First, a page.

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Around The Sun: My First Job

Steve Harrison "sneaks in by the side door'' to begin a career as an artist, designing adverts.

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If you can keep your head, when all around you, are losing theirs and blaming it upon you. If you can trust yourself when all men doubt you, but make allowances for their doubting too. If you can wait and not get tired of waiting or being lied about, and don't deal in lies. Or being hated, and don't give way to hating, and yet not look too good, nor talk too wise.

If you can dream and not make dreams your master; if you can think and not make thoughts your aim. If you can meet with triumph and disaster, and treat those two imposters just the same. If you can bear to hear the truth you've spoken twisted by knaves to make a trap for fools.

Or watch the things you gave your life to broken and stoop to build them up again with worn out tools. If you can make one heap of all your winnings, and risk it on the turn of pitch and toss. And lose, and start again at your beginnings, and never breathe a word about your loss.If you can force your heart and nerve and sinew, to serve your turn long after they're gone. And so hold on, when there's nothing in you, except the will which says to them:“Hold On” If you can talk with crowds and keep your virtue, or walk with kings, nor lose the common touch. If neither foes nor loving friends can hurt you, if all men count with you, but non too much. If you can fill the unforgiving minute, with sixty seconds worth of distance run. Yours is the earth, and everything that's in it, and which is more, You'll be a man my son.


Rudyard Kipling - “If”.

My first job was in an architect's office. I could draw, and I had an uncle in Australia who was a draughtsman, so it was presumed I belonged in an architects office.

Wrong! I hated it, I spent day in day drawing drawing plans for toilet conversions, in between making cups of tea and running errand for the rest of the staff. I was climbing the walls, bored and hating every minute of my time there.

One way of passing the time was to draw elaborate pictures of houses, holiday resorts and other imaginative stuff, the doodlings of a caged mind. Luckily for me someone on the staff saw them. "You should work in an advertising agency,'' he suggested. He had done some architectural work for an agency and proceeded to give me its address, and the name of a person I could arrange to see.

No one I knew had ever heard of an advertising agency or knew what kind of work went on in one.

I telephoned Geoff Bailey, the man who had been mentioned by my office colleague. I found out that he lived in Gomersal, about three miles away from my home. My Uncle Leon was a hairdresser in Gomersal, and my granddad and grandmother lived there. Yes, my Uncle cut Geoff's hair.

Geoff suggested that I should go to his house. I did so and showed him some of my work. "This is crap,'' he told me bluntly. "No one would look at it twice, but you obviously have some talent. If you were to do something along these lines it could be helpful.''

He showed me some of the adverts his agency produced and demonstrated how they were designed.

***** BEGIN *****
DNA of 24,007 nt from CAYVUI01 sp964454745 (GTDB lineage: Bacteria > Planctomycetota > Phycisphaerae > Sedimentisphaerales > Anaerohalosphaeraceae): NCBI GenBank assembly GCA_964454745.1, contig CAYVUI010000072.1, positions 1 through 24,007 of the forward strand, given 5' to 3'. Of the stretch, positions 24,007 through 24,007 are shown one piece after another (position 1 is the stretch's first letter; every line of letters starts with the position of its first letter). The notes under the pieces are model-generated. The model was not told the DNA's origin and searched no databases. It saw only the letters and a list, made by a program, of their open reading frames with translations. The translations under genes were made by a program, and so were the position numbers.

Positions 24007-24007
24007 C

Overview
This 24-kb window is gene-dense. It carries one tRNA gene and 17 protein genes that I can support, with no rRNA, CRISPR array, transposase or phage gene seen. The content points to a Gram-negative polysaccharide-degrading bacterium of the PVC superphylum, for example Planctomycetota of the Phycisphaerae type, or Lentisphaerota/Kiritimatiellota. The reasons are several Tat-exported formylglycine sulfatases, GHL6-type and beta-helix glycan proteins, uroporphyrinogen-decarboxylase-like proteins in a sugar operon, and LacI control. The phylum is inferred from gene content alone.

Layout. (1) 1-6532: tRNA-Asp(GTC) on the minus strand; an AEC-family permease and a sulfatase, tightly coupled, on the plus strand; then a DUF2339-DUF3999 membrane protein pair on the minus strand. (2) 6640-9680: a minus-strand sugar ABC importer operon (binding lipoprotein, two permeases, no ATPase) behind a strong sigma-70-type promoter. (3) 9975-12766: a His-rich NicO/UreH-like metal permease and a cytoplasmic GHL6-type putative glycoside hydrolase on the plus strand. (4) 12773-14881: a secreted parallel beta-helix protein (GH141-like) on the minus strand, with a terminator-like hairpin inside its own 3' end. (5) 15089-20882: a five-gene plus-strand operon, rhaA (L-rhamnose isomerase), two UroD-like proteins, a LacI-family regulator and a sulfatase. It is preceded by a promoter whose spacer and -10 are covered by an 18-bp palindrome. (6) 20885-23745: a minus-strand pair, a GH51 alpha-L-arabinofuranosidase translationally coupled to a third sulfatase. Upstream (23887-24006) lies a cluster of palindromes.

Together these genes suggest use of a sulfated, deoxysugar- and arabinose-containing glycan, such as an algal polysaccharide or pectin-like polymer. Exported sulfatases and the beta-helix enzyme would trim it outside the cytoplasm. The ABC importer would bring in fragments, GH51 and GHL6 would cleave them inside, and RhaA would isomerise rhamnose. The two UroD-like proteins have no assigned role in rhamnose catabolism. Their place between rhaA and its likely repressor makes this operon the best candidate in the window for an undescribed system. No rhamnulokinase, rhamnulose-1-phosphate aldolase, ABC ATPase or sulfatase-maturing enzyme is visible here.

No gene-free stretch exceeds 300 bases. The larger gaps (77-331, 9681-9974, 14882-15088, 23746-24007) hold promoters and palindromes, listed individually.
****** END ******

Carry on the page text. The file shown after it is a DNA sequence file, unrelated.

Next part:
He told me to ring him again when I had tried something along those lines.

Off I went and got straight on to redesigning some of the adverts he had shown me. I got hold of a copy of the local paper, the Telegraph and Argus, and deisgned adverts for its pages.

After a couple of days I rang Geoff again. I was told to go to his office in Bradford, and to bring my stuff with me.

He spent all of 10 seconds looking at the work I had done. He talked to me for about two minutes. Then he said "You're hired. A general artist, and also tea and errand boy. We'll pay you £5 a week, and you can start as soon as you've served your notice at the architect's office.''

Two weeks later I turned up at Powney Furness Compton Advertising. On the first morning I asked for Geoff. "I'm sorry,'' said the receptionist "Geoff is no longer with us.''

Badly shaken, I explained my situation. She rang several people. None of them knew anything about a new artist and tea boy.

What I did next was the smartest career move I ever made. While the receptionist was working out who to ring next I asked "Where is your kitchen? I’ll make you a cup of tea.”

She gave me instructions. I stuck my head into the various offices, taking orders for tea or coffee from every member of staff. I also asked if anyone wanted anything fetching from the shop. At lunchtime I brought in sandwiches and other things, distributing them round the offices.

There I was though, stuck in reception. In the afternoon, the receptionist suggested that I should cut out of that day's edition of the local paper adverts produced by the agency. She indicated which these were, and I did as she suggested.

I turned up at the agency every day for a week, and more. I got along with people. I hung out in the art department, making sure that brushes were washed and pencils sharpened. Fascinated, I watched the artists at work. I wasn't getting paid, but I loved being there. This was work I wanted to do.

Eventually someone in a suit said "You’ve made yourself very useful and popular around here. Do you want a job?''

So I was hired for a second time. I would continue doing what I was doing, and they would pay me £3.50 a week (the guy who set me on was an accountant). I was delighted. I wasn't concerned about the pay.

On most evenings I stayed behind in the studio, cleaning up, but also designing adverts, copying the techniques I had seen others use. Very soon I was given a drawing board, and adverts to desing. I still ran errands and made tea, but now I was a real artist.

My pay was raised to £10 a week. I was given my own projects. I went out to discuss them with clients.

My career had begun.

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